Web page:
1

I had read that you can "quietly shut down to single user mode" by running, within terminal:

sudo shutdown now

This sounds far preferable to having to restart the computer and hold CMND+S. However - at least in Mavericks it doesn't seem to work.

I'm getting:

shutdown: -h, -r, -s, or -k is required
usage: shutdown [-] [-h [-u] [-n] | -r [-n] | -s | -k] time [warning-message ...]

I thought that anything within square brackets was optional.

When I run it with the -k flag (which kicks all users off): sudo shutdown -k now, the output is:

Shutdown NOW!

*** FINAL System shutdown message from user@computer_name ***      
System going down IMMEDIATELY                                                  

System shutdown time has arrived
but you'll have to do it yourself                                         

Then if I try to open a new terminal:

NO LOGINS: System going down at 12:53
#my password
Login incorrect
login: 

Restarting again and terminal login is restored.

Can anyone offer some insight as to what's going on here?

4
  • Out of curiosity: why would you want to boot into single user mode instead of simply using sudo/logging in as root?
    – Asmus
    Feb 20 '15 at 22:40
  • Usually just to run fsck.
    – MikeiLL
    Feb 21 '15 at 3:44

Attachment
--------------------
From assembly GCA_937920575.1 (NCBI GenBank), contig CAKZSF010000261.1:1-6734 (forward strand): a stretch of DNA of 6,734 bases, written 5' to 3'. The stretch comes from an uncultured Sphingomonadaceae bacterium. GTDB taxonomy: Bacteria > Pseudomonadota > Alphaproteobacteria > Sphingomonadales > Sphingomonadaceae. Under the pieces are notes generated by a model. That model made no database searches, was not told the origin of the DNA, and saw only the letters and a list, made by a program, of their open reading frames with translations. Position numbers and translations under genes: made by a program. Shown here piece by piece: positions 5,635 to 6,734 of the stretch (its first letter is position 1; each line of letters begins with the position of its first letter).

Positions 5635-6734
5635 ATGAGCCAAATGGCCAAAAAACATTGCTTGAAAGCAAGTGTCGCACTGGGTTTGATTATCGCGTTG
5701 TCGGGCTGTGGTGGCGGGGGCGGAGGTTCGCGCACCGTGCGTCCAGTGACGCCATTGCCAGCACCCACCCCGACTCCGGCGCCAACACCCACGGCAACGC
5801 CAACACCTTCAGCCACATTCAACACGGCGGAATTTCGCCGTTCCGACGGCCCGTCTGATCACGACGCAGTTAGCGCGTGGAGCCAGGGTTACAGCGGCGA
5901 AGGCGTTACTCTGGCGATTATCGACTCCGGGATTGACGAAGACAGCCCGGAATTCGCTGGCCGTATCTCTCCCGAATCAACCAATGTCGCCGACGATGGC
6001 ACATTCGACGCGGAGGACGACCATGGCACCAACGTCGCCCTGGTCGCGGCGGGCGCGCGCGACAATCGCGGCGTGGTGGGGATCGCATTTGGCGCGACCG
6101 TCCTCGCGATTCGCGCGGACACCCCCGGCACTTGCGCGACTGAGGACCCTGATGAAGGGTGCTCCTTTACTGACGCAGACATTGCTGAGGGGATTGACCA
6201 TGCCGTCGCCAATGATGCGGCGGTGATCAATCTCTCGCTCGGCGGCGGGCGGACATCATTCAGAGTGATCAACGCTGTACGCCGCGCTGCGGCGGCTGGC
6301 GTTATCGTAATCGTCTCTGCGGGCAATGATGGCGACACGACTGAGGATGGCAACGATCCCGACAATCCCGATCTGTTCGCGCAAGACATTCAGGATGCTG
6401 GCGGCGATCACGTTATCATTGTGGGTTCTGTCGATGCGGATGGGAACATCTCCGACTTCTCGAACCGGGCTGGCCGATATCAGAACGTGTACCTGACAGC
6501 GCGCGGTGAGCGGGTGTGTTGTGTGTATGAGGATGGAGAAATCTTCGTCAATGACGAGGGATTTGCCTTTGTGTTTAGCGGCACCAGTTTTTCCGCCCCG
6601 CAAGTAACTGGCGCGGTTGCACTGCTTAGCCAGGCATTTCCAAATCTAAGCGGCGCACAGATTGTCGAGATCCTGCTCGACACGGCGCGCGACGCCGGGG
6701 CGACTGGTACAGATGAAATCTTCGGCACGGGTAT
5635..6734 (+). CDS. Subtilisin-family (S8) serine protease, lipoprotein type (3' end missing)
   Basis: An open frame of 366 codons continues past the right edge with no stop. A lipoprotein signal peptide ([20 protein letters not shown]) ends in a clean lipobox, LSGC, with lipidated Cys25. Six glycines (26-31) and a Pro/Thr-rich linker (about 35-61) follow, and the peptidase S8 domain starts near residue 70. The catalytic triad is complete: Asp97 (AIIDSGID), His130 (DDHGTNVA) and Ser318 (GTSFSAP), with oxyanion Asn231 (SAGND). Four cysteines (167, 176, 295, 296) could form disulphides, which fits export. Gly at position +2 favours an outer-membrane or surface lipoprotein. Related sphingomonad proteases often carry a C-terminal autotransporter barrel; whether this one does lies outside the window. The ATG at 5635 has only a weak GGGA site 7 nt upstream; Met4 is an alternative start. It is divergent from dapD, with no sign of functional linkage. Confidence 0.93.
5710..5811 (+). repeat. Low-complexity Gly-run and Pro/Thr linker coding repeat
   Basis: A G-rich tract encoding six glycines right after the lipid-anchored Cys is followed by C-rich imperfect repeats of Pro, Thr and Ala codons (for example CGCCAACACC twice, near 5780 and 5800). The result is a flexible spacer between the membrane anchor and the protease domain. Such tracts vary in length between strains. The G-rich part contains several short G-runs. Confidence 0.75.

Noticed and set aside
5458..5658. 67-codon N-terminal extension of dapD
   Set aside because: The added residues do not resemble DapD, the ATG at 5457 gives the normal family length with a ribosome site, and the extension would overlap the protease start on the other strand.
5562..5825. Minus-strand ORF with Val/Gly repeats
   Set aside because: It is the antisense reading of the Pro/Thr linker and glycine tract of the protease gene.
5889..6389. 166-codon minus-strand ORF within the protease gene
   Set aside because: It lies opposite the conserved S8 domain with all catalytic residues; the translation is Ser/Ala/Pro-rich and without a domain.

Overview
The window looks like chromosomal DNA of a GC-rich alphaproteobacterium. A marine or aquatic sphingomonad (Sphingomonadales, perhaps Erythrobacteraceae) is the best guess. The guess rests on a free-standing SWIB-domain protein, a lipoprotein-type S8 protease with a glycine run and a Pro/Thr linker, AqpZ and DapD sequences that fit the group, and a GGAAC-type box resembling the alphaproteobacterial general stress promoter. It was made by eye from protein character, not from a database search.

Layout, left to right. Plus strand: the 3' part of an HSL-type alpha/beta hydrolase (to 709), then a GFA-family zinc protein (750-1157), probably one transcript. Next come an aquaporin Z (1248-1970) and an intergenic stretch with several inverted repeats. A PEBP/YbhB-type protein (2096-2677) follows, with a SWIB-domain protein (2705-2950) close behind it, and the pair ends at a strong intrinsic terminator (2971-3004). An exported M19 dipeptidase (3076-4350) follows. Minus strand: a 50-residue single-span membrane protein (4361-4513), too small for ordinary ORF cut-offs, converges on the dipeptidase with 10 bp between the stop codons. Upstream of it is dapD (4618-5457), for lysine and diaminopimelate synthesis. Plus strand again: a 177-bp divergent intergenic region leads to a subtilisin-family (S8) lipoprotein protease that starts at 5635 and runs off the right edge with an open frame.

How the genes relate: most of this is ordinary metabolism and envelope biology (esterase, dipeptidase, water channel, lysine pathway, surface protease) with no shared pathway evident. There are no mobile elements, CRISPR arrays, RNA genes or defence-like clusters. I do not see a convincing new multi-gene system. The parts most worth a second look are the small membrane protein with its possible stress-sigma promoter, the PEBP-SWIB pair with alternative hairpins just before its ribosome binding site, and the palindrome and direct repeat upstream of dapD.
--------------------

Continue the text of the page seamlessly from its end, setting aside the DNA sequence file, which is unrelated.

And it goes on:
• 1
    To cite Apple's support documents: "Important: If you're using Mac OS X 10.4 or later, you should use Disk Utility instead of fsck, whenever possible." If you want to use the command line, there is diskutil.
    – Asmus
    Feb 21 '15 at 7:41
  • Hadn't seen that.
    – MikeiLL
    Feb 21 '15 at 13:17
1

First I would note the day of that hint - April 2001 - so a very old version of OS X

Next look at man shutdown

-k      Kick everybody off.  The -k option does not actually halt the
        system, but leaves the system multi-user with logins disabled
        (for all but super-user).

This means that all users are kicked off but also that noone can login, which is as you saw. This means the only user still logged in is root. However in recent OS X root is not enabled.

2
  • No way you know of to get to single user mode without restart at this point, then?
    – MikeiLL
    Feb 20 '15 at 22:06
  • 1
    You could enable root but this is rather a large chnage just to allow fsck
    – mmmmmm
    Feb 21 '15 at 8:00

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